Bisphenol A

From Wikipedia, the free encyclopedia
Jump to navigation Jump to search

Bisphenol A
Bisphenol-A-Skeletal.svg
Bisphenol A.png
Names
IUPAC name
4,4'-(propane-2,2-diyl)diphenol
Other names
BPA, p,p'-Isopropylidenebisphenol,
2,2-Bis(4-hydroxyphenyl)propane
Identifiers
3D model (JSmol)
ChEBI
ChEMBL
ChemSpider
DrugBank
ECHA InfoCard 100.001.133
EC Number 201-245-8
KEGG
RTECS number SL6300000
UNII
UN number 2430
Properties
C15H16O2
Molar mass 228.29 g·mol−1
Appearance White solid
Density 1.20 g/cm³
Melting point 158 to 159 °C (316 to 318 °F; 431 to 432 K)
Boiling point 220 °C (428 °F; 493 K) 4 mmHg
120–300 ppm (21.5 °C)
Vapor pressure 5×10−6 Pa (25 °C)[1]
Hazards
R-phrases (outdated) R36 R37 R38 R43
S-phrases (outdated) S24 S26 S37
NFPA 704
Flammability code 1: Must be pre-heated before ignition can occur. Flash point over 93 °C (200 °F). E.g., canola oilHealth code 3: Short exposure could cause serious temporary or residual injury. E.g., chlorine gasReactivity code 0: Normally stable, even under fire exposure conditions, and is not reactive with water. E.g., liquid nitrogenSpecial hazards (white): no codeNFPA 704 four-colored diamond
1
3
0
Flash point 227 °C (441 °F; 500 K)
600 °C (1,112 °F; 873 K)
Related compounds
Related phenols
Bisphenol S
Except where otherwise noted, data are given for materials in their standard state (at 25 °C [77 °F], 100 kPa).
☑Y verify (what is ☑Y☒N ?)
Infobox references

Bisphenol A (BPA) is an organic synthetic compound with the chemical formula (CH3)2C(C6H4OH)2 belonging to the group of diphenylmethane derivatives and bisphenols, with two hydroxyphenyl groups. It is a colorless solid that is soluble in organic solvents, but poorly soluble in water. It has been in commercial use since 1957.

BPA is a starting material for the synthesis of plastics, primarily certain polycarbonates and epoxy resins, as well as some polysulfones and certain niche materials. BPA-based plastic is clear and tough, and is made into a variety of common consumer goods, such as plastic bottles including water bottles, sports equipment, CDs, and DVDs. Epoxy resins containing BPA are used to line water pipes, as coatings on the inside of many food and beverage cans and in making thermal paper such as that used in sales receipts.[2] In 2015, an estimated 4 million tonnes of BPA chemical were produced for manufacturing polycarbonate plastic, making it one of the highest volume of chemicals produced worldwide.[3]

BPA is a xenoestrogen, exhibiting estrogen-mimicking, hormone-like properties[4] that raise concern about its suitability in some consumer products and food containers. Since 2008, several governments have investigated its safety, which prompted some retailers to withdraw polycarbonate products. The U.S. Food and Drug Administration (FDA) has ended its authorization of the use of BPA in baby bottles and infant formula packaging, based on market abandonment, not safety.[5] The European Union and Canada have banned BPA use in baby bottles.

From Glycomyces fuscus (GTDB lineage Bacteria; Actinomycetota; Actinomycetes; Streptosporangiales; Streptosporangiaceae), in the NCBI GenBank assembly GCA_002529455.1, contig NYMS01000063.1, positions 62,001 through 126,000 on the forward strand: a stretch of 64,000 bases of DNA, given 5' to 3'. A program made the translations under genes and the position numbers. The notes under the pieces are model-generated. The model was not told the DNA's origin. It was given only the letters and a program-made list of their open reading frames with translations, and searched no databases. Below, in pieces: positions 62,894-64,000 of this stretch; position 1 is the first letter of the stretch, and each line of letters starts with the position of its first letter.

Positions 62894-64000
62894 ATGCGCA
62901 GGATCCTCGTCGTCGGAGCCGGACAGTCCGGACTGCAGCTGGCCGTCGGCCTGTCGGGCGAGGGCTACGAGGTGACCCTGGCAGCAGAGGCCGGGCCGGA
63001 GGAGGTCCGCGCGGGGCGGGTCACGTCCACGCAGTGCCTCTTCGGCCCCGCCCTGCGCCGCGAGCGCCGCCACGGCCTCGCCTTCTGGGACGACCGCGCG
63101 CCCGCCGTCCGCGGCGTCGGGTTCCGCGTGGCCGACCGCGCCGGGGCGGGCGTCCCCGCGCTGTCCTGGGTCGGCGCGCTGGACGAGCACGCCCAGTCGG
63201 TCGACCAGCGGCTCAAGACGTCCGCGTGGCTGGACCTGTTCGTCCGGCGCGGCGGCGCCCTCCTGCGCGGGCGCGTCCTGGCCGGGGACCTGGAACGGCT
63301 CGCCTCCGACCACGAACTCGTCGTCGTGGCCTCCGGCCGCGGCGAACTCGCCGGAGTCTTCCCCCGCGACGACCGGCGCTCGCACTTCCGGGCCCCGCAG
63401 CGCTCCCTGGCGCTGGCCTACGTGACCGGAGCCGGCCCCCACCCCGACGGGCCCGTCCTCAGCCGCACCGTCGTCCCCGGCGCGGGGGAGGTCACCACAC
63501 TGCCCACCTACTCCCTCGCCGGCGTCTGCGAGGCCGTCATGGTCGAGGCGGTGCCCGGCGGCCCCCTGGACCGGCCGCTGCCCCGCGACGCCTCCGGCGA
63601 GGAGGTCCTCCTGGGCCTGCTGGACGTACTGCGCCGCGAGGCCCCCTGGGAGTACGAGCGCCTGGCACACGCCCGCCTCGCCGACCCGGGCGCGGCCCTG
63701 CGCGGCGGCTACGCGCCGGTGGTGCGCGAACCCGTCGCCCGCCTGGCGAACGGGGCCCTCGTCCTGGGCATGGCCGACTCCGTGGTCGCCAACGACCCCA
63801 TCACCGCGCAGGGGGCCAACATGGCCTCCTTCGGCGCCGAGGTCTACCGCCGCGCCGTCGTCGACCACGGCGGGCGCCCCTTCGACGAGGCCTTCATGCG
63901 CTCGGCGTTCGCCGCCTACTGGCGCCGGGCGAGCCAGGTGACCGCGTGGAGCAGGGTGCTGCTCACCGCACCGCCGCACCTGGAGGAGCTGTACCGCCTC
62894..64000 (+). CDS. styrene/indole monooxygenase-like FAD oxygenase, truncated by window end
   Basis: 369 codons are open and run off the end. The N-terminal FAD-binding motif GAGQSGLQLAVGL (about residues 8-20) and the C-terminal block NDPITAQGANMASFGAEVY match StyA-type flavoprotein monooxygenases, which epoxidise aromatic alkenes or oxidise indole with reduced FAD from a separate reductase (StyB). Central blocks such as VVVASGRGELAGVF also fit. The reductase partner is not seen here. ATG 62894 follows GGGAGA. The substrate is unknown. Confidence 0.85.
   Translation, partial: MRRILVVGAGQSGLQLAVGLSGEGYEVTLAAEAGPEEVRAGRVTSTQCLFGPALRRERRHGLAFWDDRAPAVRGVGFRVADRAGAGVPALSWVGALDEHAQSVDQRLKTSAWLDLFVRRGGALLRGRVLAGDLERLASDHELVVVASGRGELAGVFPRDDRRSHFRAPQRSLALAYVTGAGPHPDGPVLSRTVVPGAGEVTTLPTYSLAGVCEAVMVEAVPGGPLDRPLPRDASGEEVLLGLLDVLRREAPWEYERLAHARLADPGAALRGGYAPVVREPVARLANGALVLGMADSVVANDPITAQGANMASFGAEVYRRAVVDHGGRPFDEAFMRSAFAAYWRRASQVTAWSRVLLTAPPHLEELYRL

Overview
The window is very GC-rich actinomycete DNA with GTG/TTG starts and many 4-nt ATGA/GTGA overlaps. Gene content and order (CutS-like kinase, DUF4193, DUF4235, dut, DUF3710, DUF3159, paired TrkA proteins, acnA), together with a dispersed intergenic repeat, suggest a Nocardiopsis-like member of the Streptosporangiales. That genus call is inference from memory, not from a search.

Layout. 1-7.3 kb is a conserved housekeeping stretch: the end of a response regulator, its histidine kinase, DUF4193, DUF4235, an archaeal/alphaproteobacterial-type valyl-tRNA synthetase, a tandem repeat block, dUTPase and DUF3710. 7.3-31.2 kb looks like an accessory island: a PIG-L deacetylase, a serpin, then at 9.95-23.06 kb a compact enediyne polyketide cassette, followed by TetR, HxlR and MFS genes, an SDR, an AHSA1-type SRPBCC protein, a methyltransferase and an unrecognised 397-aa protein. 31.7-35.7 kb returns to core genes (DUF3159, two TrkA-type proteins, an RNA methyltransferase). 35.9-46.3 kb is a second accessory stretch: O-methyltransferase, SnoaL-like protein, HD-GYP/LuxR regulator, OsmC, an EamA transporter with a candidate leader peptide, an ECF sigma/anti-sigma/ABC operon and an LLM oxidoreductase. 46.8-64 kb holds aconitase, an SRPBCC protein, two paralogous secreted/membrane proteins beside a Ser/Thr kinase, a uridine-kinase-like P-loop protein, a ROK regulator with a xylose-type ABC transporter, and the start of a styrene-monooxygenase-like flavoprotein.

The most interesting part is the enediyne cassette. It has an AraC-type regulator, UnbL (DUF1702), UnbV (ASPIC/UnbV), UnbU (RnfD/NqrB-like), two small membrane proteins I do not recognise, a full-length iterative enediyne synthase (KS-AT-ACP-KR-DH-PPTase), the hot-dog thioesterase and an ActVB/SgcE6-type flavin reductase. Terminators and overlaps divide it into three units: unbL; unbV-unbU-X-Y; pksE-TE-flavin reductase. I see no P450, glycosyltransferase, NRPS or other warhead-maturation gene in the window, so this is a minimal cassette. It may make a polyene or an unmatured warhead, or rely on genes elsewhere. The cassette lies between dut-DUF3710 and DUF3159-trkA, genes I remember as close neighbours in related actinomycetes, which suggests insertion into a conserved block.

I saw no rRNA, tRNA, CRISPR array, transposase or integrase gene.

Production[edit]

World production capacity of Bisphenol A was 1 million tons in the 1980s,[6] and more than 2.2 million tons in 2009.[7] It is a high production volume chemical. In 2003, U.S. consumption was 856,000 tons, 72% of which used to make polycarbonate plastic and 21% going into epoxy resins.[8] In the U.S., less than 5% of the BPA produced is used in food contact applications,[9] but remains in the canned food industry and printing applications such as sales receipts.[10][11]

Bisphenol A was first synthesized by the Russian chemist Alexander Dianin in 1891.[12][13] This compound is synthesized by the condensation of acetone (hence the suffix A in the name)[14] with two equivalents of phenol. The reaction is catalyzed by a strong acid, such as hydrochloric acid (HCl) or a sulfonated polystyrene resin. Industrially, a large excess of phenol is used to ensure full condensation; the product mixture of the cumene process (acetone and phenol) may also be used as starting material:[6]

Synthesis of bisphenol A from phenol and acetone

A large number of ketones undergo analogous condensation reactions. Commercial production of BPA requires distillation – either extraction of BPA from many resinous byproducts under high vacuum or solvent-based extraction using additional phenol followed by distillation.[6]

Uses[edit]

Bisphenol A is primarily used to make plastics, such as this polycarbonate water bottle.

BPA is a precursor to other chemicals, predominantly polymers. Otherwise, BPA is uncommon in industry and in the laboratory.

Polycarbonates[edit]